Academic journal article African Studies Review

Do We Understand Life after Genocide? Center and Periphery in the Construction of Knowledge in Postgenocide Rwanda

Academic journal article African Studies Review

Do We Understand Life after Genocide? Center and Periphery in the Construction of Knowledge in Postgenocide Rwanda

Article excerpt

Abstract:

Do we really understand life after genocide? A reflection on the construction of knowledge in and on Rwanda reveals that it is rife with contradictory assertions and images, and that there is a discrepancy between image and reality. This article attempts to map the center(s) of knowledge construction in postgenocide Rwanda, the place not only where policy is made, but also where knowledge is actively construed, managed, and controlled. It argues that an overall cultivation of the aesthetics of progress and a culturally specific communication code have contributed to an active interference in the scientific construction of knowledge. It stresses the need for scholars and observers to reveal the social and historical context for the knowledge being generated. It also urges them to physically and mentally move away from the center of society: to adopt a bottom-up perspective that captures the voices of ordinary people.

Introduction

The postgenocide Rwandan regime is often hailed for its remarkable socioeconomic recovery after the total destruction it experienced in 1994. At the same time, however, the regime is often portrayed as increasingly authoritarian, with political dignitaries, ordinary people, and members of the international community all submissive to the rules, regulations, and discourses laid out for them as in a "rehearsed participation in public affairs" (African Peer Review Mechanism 2005:58). One can find the most divergent claims and conclusions on all themes constituting the postconflict agenda, notably on issues of justice, security, and development, with governance in general as the underlying factor (Uvin 2007:41). The lack of consensus on the postconflict achievements and essential components of Rwandan society signals the apparent difficulty, if not impossibility, of separating image from reality, the imaginary from the real.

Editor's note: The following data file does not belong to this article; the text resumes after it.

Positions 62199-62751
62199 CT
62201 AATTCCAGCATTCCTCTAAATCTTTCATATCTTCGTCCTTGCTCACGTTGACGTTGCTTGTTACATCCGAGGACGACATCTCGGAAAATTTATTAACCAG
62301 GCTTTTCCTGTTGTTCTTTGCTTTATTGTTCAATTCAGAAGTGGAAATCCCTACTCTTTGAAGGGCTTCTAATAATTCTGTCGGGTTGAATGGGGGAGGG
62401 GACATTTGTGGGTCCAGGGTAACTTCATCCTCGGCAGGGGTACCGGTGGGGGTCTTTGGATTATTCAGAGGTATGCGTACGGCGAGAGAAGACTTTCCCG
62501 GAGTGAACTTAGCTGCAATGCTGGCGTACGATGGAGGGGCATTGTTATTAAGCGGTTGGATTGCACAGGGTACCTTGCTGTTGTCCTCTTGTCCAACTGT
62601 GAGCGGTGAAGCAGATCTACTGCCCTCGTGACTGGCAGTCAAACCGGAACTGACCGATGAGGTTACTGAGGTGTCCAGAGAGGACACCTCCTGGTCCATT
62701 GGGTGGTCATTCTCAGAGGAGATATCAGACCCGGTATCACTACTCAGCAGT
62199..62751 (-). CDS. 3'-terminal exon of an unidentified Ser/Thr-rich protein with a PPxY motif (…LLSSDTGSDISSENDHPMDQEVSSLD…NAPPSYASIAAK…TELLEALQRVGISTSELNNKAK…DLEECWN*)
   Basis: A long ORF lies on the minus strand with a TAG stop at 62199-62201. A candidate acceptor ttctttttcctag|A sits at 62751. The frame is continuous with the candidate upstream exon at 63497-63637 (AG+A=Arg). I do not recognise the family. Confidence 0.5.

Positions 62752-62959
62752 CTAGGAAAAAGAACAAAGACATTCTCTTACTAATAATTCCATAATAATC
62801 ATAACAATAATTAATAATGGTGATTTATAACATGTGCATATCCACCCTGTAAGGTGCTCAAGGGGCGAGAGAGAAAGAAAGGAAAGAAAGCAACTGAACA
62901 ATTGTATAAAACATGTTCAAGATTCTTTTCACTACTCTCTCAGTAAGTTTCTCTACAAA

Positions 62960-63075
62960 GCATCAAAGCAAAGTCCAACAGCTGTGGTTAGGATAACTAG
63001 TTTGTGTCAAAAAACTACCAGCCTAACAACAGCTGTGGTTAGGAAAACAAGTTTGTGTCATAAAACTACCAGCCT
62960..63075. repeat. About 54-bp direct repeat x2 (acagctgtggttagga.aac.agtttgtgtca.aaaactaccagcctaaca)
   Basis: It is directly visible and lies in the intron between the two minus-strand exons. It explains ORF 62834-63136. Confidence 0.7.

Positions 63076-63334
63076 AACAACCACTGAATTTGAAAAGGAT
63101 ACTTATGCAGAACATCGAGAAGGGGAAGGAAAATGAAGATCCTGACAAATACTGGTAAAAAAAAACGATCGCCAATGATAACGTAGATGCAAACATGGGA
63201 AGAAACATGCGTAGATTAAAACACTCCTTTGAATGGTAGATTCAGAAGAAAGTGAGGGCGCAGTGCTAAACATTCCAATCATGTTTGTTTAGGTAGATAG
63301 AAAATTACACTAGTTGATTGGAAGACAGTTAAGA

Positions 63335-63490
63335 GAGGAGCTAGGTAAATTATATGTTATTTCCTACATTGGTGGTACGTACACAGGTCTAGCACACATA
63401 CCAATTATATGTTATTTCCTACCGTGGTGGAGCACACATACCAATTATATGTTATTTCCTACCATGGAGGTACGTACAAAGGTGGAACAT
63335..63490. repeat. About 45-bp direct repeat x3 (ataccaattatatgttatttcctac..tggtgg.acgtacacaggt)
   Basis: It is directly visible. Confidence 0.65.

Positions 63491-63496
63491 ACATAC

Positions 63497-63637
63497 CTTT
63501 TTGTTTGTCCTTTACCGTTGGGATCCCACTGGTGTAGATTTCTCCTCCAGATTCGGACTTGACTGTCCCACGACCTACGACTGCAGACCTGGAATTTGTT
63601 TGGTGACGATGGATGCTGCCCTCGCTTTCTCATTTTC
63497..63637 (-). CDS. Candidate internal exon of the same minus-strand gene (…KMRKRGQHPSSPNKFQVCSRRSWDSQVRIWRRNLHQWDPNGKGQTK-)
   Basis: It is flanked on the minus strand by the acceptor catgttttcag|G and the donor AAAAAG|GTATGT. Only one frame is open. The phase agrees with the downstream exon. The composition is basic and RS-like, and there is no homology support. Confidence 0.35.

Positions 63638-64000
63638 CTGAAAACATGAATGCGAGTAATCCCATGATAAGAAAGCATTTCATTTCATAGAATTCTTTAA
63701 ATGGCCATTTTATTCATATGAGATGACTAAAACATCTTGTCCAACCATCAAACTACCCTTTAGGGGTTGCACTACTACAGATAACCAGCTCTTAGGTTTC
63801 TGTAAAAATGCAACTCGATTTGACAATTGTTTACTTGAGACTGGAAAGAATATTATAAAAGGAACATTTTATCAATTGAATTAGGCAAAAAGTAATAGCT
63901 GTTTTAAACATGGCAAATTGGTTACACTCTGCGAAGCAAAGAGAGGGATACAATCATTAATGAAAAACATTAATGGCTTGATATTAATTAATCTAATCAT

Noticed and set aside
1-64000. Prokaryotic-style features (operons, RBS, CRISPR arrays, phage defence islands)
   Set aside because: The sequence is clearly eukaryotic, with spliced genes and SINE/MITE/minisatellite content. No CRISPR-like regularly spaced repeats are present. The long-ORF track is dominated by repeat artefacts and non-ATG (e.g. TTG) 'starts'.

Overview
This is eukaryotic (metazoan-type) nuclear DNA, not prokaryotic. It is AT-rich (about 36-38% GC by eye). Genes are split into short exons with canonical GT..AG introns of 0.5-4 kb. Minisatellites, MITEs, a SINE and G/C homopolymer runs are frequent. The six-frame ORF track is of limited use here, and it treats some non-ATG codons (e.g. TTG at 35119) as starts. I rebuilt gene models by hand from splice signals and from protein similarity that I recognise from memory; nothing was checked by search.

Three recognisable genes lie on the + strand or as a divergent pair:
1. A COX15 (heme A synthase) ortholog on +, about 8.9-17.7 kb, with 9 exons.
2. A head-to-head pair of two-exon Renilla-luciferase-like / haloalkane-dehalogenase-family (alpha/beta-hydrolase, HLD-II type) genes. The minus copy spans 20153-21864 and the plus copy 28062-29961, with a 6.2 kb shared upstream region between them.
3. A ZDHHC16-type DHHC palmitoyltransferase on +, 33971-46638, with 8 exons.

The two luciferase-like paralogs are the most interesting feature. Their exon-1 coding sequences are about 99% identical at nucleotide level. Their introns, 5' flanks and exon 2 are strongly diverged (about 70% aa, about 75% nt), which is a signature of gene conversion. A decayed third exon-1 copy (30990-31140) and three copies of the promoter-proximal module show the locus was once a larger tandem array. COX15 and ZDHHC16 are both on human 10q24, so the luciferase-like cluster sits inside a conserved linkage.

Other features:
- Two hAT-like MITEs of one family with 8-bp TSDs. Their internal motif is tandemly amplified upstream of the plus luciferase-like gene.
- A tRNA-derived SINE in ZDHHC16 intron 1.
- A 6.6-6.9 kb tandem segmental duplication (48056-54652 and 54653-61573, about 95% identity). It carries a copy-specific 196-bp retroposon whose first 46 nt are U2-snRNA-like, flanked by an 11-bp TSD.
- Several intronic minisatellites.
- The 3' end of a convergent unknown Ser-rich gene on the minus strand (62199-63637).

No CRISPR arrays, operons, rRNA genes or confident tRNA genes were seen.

As a researcher, I undertook more than twenty months of fieldwork in rural Rwanda between 2004 and 2008. This article is a reflection on the practice of doing research in and on Rwanda. It is equally a reflection on the way knowledge is being generated in and on Rwanda, an issue previously analyzed by Pottier (2002). A combination of obstacles encountered during fieldwork necessitates this reflection. First and foremost, there is the difficulty of gaining access to the "field" - a term that refers not only to the geographical area of Rwandan rural life, where the majority of the population lives, but also to the thematic domain of research topics, such as ethnicity, governance, justice, poverty, inequality, and democracy. Due to a range of reasons that will be explored in this article, these topics are largely under- or unexplored variables in postgenocide Rwanda. Second, this article grew out of frustration over the sheer impossibility of communicating my findings to the foreign residents of Kigali on the nature of rural life and the undercurrents of social processes at work. Rwanda's capital, Kigali, functions as an outpost of progress where Rwanda is presented and experienced as the beacon of hope, development, and change on the African continent. Rwanda has indeed experienced a gigantic leap forward since the total destruction experienced in 1994. Nevertheless, more discouraging Uends often remain hidden and can be discerned only by looking beyond surface appearances, as difficult as such an exercise may be.

In Rwanda, as in many African societies and political situations, it is important to take into account the dialectic of transparency and conspiracy (West & Sanders 2003), the interplay of truth and lies (de Lame 2004; Turner 2005, 2008; Ingelaere 2009), and the presence of the invisible in the visible (Mbembe 2001; De Boeck & Plissart 2005). In particular, there is a problem in Rwanda of taking the "mise-en-scène," or stage-setting, for granted, instead of searching for and capturing the meaning and overall direction of life. …

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